merge(Array[B](new B), Array[A](new A), new Array[B](1)) //Error, type mismatch


The Scala compiler will report an error on "merge" call, complaining about type mismatch.

Not everyone likes to know about such details until it bites back with million dollar bugs. Why are Java arrays co-variant? Who needs more run time checks?


Daniel Spiewak said...

Java arrays are covariant because James Gosling (and friends) thought it was a good idea at the time. The problem is that Java 1 *didn't* have generics, so the only way to provide utility methods like System.arraycopy was to make arrays covariant in their value type. It was actually worse back in Java 1: there were *no* runtime checks for array storage problems. Thus, your code would probably have crashed the JVM. ArrayStoreException was added in Java 1.1 IIRC.

As a matter of interest, it is precisely covariant arrays + backward compatibility which makes Java's generics so unbearably horrible. Scala does its best to get around this, but it still has to have some special logic for dealing with arrays and legacy Java APIs which expect covariance.

Hardcoded said...

The problem you're describing has nothing todo with Generics, but with the array hierarchy.

The JLS defines that B[] is a subclass of A[]. This causes a lot of confusion and you're right with your critic about it.

But this is contrary to generic types, which are, per default, invariant:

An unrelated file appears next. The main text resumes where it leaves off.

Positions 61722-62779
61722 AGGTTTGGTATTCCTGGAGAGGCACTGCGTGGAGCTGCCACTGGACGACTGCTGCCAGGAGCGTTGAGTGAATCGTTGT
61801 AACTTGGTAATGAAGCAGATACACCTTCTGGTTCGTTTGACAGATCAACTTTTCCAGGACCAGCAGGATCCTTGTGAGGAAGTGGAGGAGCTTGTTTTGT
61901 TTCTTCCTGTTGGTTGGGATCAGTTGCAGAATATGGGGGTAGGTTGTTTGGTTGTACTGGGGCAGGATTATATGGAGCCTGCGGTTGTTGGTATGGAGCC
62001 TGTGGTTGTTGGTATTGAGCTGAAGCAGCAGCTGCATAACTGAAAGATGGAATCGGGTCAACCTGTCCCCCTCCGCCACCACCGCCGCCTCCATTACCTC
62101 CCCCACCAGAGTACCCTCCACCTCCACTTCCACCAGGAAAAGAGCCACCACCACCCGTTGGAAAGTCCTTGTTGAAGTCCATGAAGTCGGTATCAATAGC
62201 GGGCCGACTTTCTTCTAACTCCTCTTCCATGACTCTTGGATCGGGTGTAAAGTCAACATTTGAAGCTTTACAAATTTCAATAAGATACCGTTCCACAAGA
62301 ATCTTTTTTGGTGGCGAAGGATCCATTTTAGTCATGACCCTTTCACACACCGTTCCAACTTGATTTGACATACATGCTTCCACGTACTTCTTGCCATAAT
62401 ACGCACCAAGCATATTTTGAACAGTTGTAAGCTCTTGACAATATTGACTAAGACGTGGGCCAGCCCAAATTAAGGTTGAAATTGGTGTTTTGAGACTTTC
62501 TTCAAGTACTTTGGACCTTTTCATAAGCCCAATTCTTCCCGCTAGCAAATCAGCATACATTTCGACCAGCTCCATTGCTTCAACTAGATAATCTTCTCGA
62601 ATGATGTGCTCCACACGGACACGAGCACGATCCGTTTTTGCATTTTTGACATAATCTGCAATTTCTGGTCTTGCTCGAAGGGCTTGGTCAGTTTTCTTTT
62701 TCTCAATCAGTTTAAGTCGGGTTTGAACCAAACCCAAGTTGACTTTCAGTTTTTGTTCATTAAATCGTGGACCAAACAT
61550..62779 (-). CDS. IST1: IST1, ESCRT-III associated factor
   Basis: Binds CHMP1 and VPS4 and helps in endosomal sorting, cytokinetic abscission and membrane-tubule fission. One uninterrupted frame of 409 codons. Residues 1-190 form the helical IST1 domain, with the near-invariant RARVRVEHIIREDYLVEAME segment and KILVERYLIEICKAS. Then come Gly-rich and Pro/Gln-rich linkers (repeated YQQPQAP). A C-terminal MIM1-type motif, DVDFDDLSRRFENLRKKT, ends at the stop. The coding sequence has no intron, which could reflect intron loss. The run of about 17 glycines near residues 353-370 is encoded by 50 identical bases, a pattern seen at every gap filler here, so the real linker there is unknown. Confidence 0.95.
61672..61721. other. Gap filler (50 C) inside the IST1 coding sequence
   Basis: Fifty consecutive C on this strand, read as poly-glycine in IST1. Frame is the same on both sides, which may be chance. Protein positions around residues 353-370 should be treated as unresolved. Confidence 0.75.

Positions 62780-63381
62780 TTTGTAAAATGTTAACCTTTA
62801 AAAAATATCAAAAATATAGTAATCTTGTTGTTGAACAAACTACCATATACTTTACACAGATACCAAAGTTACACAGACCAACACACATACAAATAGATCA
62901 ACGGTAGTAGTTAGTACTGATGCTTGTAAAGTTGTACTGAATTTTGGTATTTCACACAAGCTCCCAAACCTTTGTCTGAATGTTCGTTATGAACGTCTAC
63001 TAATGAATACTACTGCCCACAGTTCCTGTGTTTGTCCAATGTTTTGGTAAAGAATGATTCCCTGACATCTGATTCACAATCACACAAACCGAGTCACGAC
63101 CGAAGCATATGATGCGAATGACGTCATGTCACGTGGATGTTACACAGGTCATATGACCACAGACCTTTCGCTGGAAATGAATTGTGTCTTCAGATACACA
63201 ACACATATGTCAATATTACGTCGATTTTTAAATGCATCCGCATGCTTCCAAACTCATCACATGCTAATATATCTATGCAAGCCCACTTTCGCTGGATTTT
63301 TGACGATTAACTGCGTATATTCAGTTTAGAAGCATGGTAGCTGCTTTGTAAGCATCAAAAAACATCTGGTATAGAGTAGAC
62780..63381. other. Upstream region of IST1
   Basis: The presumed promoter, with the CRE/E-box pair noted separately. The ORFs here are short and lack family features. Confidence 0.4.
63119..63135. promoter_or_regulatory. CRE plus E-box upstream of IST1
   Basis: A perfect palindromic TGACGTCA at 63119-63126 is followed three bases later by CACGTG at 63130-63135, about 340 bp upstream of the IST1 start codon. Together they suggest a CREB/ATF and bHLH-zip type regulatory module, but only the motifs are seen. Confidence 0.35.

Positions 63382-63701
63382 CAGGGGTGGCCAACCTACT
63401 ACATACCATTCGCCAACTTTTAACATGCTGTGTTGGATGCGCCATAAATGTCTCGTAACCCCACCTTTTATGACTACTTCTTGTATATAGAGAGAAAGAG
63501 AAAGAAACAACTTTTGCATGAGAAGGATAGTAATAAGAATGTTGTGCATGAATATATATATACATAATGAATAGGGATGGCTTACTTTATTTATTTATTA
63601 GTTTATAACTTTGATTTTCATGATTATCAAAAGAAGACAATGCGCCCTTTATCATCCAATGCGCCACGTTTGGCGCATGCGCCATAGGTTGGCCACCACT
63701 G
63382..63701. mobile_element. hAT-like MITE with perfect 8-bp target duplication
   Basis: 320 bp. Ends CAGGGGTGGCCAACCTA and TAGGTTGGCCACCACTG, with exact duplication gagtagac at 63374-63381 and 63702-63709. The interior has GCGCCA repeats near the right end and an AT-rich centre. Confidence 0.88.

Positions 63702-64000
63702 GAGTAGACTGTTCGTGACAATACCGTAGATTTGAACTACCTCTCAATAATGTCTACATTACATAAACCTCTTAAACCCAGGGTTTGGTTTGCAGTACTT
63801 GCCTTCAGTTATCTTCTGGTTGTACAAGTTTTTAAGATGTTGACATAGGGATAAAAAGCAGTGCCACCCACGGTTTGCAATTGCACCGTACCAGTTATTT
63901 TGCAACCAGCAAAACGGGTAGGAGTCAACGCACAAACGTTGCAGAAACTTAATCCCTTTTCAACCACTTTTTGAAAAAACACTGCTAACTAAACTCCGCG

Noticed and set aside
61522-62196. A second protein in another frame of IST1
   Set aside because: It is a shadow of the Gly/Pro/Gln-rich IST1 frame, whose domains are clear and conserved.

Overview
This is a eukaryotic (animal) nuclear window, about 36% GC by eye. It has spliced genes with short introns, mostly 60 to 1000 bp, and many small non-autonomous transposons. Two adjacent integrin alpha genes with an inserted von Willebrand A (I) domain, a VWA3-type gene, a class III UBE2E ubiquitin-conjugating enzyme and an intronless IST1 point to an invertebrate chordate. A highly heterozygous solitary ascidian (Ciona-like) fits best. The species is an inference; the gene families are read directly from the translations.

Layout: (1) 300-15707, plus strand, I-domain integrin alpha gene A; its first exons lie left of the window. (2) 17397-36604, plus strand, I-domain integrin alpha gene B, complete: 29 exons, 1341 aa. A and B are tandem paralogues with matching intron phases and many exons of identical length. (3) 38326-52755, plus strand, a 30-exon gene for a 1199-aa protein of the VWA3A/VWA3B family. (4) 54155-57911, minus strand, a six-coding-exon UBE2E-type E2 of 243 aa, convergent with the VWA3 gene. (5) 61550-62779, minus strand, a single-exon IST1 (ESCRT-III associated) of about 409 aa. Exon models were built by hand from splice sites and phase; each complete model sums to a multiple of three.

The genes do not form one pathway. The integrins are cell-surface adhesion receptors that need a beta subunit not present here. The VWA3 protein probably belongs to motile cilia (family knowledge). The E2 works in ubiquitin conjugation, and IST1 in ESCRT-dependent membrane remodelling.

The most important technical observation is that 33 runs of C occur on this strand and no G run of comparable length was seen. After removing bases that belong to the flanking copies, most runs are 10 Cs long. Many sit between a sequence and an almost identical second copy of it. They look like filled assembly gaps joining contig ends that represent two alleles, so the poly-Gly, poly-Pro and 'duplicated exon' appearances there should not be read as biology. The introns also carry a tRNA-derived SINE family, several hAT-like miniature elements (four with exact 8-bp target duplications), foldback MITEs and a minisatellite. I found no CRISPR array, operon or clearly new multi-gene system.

static List<T> merge(List<T> l1, List<T> l2, List<T> store) {
return store;

If you try to do the same thing here, you would get a compile time error, because List<B> ist not a List<A>:

List<A> copy = merge(new List<B>(someBs), new List<A> (someAs), new List<B>());

co- and contravariant types are supported by Java Generics and the compiler will ensure type safety in most cases.
A List<B> is a List<? extends A>. But you can't add any elements to a List<? extends A>, because the type isn't exactly defined.

Java Generics causes many headaches, because of the bad integration.
Nonetheless this is not a generics problem.

thoredge said...

Have to agree with Hardcoded here. This has nothing to do without generics. A simpler example of this problem can be expressed this way:

public class UnGenerics {
static class A {
static class B extends A {
public static void main(String[] args) {
insert(new A(), new B[1]);
private static void insert(A a, A[] bs) {
bs[0] = a;

Nirav Thaker said...

Hardcoded, thoredge:

This is indeed generics issue, IMO.